Individually, all of us were all pulled off various projects in March when the pandemic hit, but have been keeping busy and actually creating more during this time. For many of us, this was the first summer off in 10 years! Ruthie is enjoying a change of pace while she waits to hear about starting back production of Billy Elliot in NYC, while Janie has enjoyed watching the seasons change and finally started a home garden. Crystal has gone back to some of her transferable skills, as mentioned above she has been working on some important infrastructure and policy making not only with Alessandro and YES theatre, but freelance as well.

Q: How do you envision the future of in-person/ interactive events like theatre & art shows and live music events, given physical distancing measures and reduced capacity of indoor spaces? Is the future all digital?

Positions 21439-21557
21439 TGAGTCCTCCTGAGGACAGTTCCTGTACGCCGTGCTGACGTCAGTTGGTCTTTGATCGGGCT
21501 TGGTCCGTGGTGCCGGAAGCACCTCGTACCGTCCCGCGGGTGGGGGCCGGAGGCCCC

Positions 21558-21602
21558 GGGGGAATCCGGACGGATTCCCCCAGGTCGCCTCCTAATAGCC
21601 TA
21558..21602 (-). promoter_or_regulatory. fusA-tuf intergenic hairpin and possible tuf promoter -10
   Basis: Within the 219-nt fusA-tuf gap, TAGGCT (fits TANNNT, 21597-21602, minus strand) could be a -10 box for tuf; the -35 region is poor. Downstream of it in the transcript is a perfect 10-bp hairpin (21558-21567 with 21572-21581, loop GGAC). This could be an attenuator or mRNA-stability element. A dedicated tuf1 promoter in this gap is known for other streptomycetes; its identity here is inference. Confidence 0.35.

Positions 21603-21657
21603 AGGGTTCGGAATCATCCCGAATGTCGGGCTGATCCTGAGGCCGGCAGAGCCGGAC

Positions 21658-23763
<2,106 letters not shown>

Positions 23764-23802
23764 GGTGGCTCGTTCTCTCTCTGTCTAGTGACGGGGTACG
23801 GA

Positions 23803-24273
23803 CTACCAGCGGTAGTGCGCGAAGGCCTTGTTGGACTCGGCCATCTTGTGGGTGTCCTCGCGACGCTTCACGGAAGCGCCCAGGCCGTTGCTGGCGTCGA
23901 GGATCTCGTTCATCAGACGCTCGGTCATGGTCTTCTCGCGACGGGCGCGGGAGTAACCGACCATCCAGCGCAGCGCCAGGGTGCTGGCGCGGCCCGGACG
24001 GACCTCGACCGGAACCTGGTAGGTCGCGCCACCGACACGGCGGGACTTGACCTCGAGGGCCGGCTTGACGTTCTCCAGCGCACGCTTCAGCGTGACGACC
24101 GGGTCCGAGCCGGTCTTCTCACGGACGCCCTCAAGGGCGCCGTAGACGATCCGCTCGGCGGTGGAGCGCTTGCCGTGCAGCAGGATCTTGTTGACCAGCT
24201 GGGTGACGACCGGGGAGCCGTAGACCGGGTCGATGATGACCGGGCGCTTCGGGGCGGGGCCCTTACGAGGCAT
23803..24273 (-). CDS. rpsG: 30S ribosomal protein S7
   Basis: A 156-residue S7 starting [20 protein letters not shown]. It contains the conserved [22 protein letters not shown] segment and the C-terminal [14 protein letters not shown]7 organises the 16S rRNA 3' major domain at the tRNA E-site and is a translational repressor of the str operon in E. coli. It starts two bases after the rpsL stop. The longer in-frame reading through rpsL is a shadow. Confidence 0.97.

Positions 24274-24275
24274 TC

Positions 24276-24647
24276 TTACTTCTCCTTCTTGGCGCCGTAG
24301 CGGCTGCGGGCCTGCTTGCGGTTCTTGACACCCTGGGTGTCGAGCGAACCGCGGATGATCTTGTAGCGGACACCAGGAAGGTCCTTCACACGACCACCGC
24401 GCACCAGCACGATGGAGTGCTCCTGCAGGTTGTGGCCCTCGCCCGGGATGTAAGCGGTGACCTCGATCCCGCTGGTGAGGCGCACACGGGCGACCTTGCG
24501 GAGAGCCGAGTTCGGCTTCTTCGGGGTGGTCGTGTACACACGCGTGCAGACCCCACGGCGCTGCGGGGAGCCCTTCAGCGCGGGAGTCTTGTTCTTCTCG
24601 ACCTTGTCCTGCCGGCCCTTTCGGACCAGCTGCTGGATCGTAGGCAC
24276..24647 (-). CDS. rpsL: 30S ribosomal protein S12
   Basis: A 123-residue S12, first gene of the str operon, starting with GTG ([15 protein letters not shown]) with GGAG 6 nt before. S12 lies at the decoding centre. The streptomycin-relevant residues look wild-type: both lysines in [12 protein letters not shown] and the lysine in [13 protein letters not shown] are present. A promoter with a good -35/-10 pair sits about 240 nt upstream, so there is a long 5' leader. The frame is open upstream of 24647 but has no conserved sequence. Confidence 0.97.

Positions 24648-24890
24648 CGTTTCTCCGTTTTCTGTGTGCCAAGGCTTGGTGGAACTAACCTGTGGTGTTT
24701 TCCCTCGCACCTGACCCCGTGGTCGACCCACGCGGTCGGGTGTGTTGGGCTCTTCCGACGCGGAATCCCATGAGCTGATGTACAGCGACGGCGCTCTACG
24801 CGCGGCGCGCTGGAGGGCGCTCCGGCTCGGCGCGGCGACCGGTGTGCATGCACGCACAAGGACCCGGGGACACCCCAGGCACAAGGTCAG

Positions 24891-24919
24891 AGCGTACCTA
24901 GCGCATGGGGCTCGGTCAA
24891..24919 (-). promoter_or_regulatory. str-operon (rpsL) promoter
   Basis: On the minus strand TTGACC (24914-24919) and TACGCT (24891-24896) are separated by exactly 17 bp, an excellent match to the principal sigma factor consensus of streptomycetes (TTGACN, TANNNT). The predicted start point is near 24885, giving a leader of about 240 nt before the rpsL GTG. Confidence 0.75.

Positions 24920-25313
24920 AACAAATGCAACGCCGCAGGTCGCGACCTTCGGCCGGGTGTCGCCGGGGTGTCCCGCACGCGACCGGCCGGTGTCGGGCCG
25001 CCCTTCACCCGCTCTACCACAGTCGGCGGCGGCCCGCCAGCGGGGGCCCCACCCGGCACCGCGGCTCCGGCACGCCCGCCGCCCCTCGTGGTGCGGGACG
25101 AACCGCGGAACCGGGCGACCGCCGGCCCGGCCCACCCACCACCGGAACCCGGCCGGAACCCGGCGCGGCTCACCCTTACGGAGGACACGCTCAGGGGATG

It has been quite inspiring to see so many innovative companies and artists across the globe finding ways to continue to work, to entertain and create community offerings. I believe once we really nail down the new and necessary safety precautions that allow for safe gatherings, we will see robust artistic experiences emerge all over! I think people are very eager to have live performances back in their lives (safely, of course). I went to see my dear friends Viviana Zarillo and Jesse Collins at the Orillia Opera House in mid August in their production of On A First Name Basis It felt totally safe – 50 people distanced in the 677 seat theatre – and was very special to sit in a theatre with a group of mostly strangers and watch a play.